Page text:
After constantly checking the weather forecast during the preceding week in fear that our day at Epsom Racecourse would be prone to thunderstorms, we were blessed with a beautiful summer day. By special decree from HM Queen Victoria, the Household Cavalry Regiment has been granted an enclosure at Epsom for use on each Derby Day since 1857. Once again the Officers’ Mess of the Regiment hosted Ladies’ Day at their exclusive Household Division Enclosure on “The Hill” (virtually opposite the Finishing Line and Queen’s & Duchess’s Stands). A unique and uncrowded location a ticket cannot buy! 181 Stationers’ and their Guests attended and enjoyed the splendid location and the excellent buffet lunch in the spacious marquee. Trainer Aidan O’Brien won his seventh Oaks with Forever Together, ridden by his son Donnacha and hopefully our Members and Guests also enjoyed some success with their betting after all those discussions over which horse, which rider, which trainer. Ultimately, the day was a great success with our Members and Guests raising over £4,000 for our Foundation. So, a well deserved thank you goes to Martin Randall, our Court Assistant, for organising the day.
In the photo you can see, (from left to right) Liveryman Dave Rosewell his wife Gina and Susan Rogers (wife of John).
On Thursday 17 May 2018 eleven Stationers and their four guests were given a talk on selected books from the archive of the Wallace Collection by curator Helen Jacobsen and cataloguer Helen Jones. Amongst many other items of interest there was an opportunity to examine two of the books on display which had their original vellum covers. This wears wears better than leather the Stationers were told and a useful tip emerged! When purchasing rare books look out for the bindings that are often newer than the texts! Conservators prefer to keep the original binding albeit in poor or fair condition rather than undertaking rebinding which loses authenticity.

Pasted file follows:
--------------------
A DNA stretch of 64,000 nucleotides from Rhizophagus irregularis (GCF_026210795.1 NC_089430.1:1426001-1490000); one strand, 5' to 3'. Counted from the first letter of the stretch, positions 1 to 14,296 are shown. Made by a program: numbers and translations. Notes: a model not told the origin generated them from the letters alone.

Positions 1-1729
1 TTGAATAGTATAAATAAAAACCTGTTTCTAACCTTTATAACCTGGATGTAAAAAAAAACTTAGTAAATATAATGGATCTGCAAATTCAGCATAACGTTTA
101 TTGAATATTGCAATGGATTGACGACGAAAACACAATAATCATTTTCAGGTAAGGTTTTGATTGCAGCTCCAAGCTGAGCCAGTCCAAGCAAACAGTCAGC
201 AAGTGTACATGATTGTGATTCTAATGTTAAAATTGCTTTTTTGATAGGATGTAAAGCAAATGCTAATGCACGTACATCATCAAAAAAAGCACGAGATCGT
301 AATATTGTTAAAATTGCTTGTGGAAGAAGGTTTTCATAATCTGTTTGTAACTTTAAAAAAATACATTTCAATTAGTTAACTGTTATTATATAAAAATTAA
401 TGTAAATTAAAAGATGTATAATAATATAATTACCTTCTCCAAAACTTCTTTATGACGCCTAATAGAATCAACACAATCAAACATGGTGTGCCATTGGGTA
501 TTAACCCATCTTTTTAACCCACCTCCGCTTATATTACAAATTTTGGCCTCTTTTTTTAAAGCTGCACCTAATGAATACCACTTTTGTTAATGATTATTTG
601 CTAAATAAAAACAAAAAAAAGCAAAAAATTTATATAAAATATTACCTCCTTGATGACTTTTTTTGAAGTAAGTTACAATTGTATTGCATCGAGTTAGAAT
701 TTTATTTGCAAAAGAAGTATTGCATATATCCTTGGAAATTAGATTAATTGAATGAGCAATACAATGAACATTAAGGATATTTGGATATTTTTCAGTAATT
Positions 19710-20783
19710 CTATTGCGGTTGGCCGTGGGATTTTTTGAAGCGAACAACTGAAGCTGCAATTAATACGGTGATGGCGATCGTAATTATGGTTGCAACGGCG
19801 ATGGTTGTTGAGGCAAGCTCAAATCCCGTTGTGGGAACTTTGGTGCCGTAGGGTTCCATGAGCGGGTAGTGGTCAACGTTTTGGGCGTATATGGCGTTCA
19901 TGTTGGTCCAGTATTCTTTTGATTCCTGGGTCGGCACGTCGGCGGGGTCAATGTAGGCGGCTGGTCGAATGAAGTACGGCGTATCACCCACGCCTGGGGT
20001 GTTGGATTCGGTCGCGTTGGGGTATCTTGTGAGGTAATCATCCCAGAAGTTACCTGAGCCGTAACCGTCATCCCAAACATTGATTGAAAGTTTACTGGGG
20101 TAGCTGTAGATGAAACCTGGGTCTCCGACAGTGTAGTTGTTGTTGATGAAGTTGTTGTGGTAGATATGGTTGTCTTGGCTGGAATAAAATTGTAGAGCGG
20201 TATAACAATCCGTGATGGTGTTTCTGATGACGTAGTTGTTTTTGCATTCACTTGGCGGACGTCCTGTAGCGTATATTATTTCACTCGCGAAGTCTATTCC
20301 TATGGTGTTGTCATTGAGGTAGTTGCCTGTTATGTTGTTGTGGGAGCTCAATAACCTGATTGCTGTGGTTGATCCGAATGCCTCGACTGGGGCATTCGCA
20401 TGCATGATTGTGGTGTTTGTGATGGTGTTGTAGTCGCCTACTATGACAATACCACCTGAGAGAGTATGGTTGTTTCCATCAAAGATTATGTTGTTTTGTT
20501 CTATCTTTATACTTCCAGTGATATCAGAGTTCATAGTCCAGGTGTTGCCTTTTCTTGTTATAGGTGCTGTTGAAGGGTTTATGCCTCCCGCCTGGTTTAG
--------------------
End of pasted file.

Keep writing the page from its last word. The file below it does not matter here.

This was a very successful visit enjoyed by all and Freeman Rafael Pittman has written a more detailed account which will appear in the next issue of Stationers' News.
At a Freedom Ceremony this morning, Monday, 21 May 2018 the Master made the following (from L-R in the photo) free of the Company.
Denis Williams, Managing Director, Haylesden Graphics;
Peter Benson, CEO Wilton Radio Limited, Ireland;
Charlotte Reather, Freelance Journalist & Writer;
Steve Robinson, General Manager UK and Ireland, Safescan;
Kevin Waller, Commercial Manager/Quantity Surveyor, Yuanda (UK) Co Ltd;
Ronald Aitken, Managing Director, OfficeTeam.
They are all itching to start their life within the Company and so please look out for them at events and welcome them in to the fold.
Court Assistant Michael Binyon OBE happens also to be a Past Master of the Leathersellers and he has brought to our attention an evening reception (champagne and canapés) and sale of work by Fine Cell Work. This is an amazing organisation which goes into prisons to teach prisoners high-quality needlework which boosts their self-worth, instils self-discipline, fosters hope and encourages them to lead independent, crime-free lives. This is also an opportunity to visit the new Leathersellers' Hall. To read more about Fine Cell Work please click here and to access booking details please click here to go through the the Members' Only area
Freeman Patrick Wingrove writes:
If you want to keep a secret, as George Orwell wrote in his dystopian novel 1884, you must also hide it from yourself. Attendees at the DMG Protecting Trade Secrets in a Digital Environment talk given by Liveryman Robert Bond on May 14 would likely agree that this saying applies today - because while the UK is not the totalitarian state Orwell envisioned it might become, technology has made it very difficult to keep secrets.
Robert took the attendees through a range of horror stories from state sabotage of secrets through disaffected employees distributing confidential material to a very simple but badly-judged selfie! Other attendees reported being quite shaken by the possible consequences of not protecting one's secrets properly.
Patrick concludes: The thought-provoking evening was best summed up by Robert’s closing advice, that businesses must take every step to ensure secrets are treated as such – not only to stop them getting into the wrong hands in the first place, but also to have a legal avenue to go down should those measures ultimately fail.
Since the event the EU’s trade secrets directive which has been published and can be viewed here.